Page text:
logo

Cosmos

The Centre on Social Movement Studies

logo

Non-deliberative politics in deliberative democracy: distinct approaches for different actors

Andrea Felicetti

In this paper Andrea Felicetti first illustrates the main ideas of the systemic turn, explores the distinction between ‘deliberative’ and ‘non-deliberative’ politics and investigates the main arguments justifying non-deliberative politics. Then, he builds upon these arguments to shed new light on the relationship between deliberative and non-deliberative politics. He identifies three distinctive actors in deliberative systems (political institutions, empowered agents, and public space actors). Finally, he argues that deliberative democrats should adopt three different approaches (intensive, moderate, and free) in order to assess whether the use of non-deliberative politics by each of these actors is legitimate.

Type: Journal Article
Year: 2017

This article advances one of the most important debates in recent scholarship on democratic theory: the one on deliberative systems. In the wake of the systemic turn deliberative scholars agree that not all components of a deliberative system can or even need to be deliberative. However, there is little clarity about the role of non-deliberative politics in a system and to what extent these are justifiable while we seek a more deliberative society. In this paper I first illustrate the main ideas of the systemic turn, explore the distinction between ‘deliberative’ and ‘non-deliberative’ politics and investigate the main arguments justifying non-deliberative politics. Then, I build upon these arguments to shed new light on the relationship between deliberative and non-deliberative politics. I identify three distinctive actors in deliberative systems (political institutions, empowered agents, and public space actors). Finally, I argue that deliberative democrats should adopt three different approaches (intensive, moderate, and free) in order to assess whether the use of non-deliberative politics by each of these actors is legitimate.

Felicetti, A. (2017). Non-deliberative politics in deliberative democracy: Distinct approaches for different actors. Italian Political Science Review/Rivista Italiana Di Scienza Politica, 1-21. doi:10.1017/ipo.2017.16

https://www.cambridge.org/core/journals/italian-political-science-review-rivista-italiana-di-scienza-politica/article/nondeliberative-politics-in-deliberative-democracy-distinct-approaches-for-different-actors/05471A5604B32CA6886647CD22EB56B5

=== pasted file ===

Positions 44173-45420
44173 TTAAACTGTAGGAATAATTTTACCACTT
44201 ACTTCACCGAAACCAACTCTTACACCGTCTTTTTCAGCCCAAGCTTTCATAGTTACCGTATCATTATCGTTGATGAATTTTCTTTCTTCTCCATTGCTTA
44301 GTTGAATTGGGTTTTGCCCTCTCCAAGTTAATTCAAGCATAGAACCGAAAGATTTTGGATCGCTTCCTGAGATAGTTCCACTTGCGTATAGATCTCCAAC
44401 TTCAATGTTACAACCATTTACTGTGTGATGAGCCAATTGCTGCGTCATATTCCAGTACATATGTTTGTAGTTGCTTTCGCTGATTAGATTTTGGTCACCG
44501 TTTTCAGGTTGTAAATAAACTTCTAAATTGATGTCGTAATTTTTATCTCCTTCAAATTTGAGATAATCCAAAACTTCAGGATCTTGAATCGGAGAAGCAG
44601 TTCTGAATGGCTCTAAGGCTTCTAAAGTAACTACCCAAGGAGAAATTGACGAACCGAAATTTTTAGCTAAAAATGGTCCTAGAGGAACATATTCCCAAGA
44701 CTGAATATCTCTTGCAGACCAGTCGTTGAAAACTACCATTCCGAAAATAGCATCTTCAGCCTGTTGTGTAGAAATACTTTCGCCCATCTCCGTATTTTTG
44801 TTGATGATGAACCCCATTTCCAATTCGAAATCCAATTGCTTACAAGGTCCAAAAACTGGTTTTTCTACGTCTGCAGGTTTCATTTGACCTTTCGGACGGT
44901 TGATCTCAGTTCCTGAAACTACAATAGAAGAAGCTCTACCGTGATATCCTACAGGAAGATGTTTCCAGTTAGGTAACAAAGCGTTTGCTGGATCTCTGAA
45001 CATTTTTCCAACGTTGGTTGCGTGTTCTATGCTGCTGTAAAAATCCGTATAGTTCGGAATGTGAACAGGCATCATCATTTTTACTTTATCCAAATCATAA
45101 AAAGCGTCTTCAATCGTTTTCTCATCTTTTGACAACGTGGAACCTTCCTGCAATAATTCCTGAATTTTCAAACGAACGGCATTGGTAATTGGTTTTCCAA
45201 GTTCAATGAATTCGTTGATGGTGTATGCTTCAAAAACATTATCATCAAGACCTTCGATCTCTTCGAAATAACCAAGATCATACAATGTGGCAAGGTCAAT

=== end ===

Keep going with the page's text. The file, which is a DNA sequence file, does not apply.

News

05/03/2019

A dialogue on labour, trade unions and conflicts

alt
On the 22nd of March, from 4pm to 7pm, Donatella della Porta (Scuola Normale Superiore) and Maurizio Landini (Secretary General of CGIL) will discuss about labour, trade unions and conflicts.

05/02/2019

Call for Papers - Social Movements and Parties in a Fractured Media Landscape

alt
The call for papers is now open for a two-day symposium held under the auspices of the journal ‘Information, Communication & Society’ (iCS) at the Centre on Social Movement Studies, 1-2 July 2019.

04/02/2019

17 Fully funded 4-years PhD positions in Political Science and Sociology and in Transnational Governance, Scuola Normale Superiore

alt
The grant is for 4 years. It is open to students of all nationalities. Coverage of research expenses (conferences, summer schools, research periods abroads) is provided.

Publications

Journal Article - 2019

Ballots and barricades enhanced: far‐right ‘movement parties’ and movement‐electoral interactions

Andrea Pirro
This contribution enhances our understanding of the contemporary far right by focusing on the neglected links between movements and elections within the broader context of contention.

Journal Article - 2019

From the Rainy Place to the Burnt Palace: How Social Movements Form their Political Strategies. The Case of the Six Federations of the Tropic of Cochabamba

Leonidas Oikonomakis
Exploring the case of the cocaleros of the Chapare, this article argues that more emphasis should be placed on mechanisms that are internal to the movements, such as: (a) the resonance of other political experiences at home and abroad, (b) internal struggles for ideological hegemony, and (c) the political formation of their grassroots.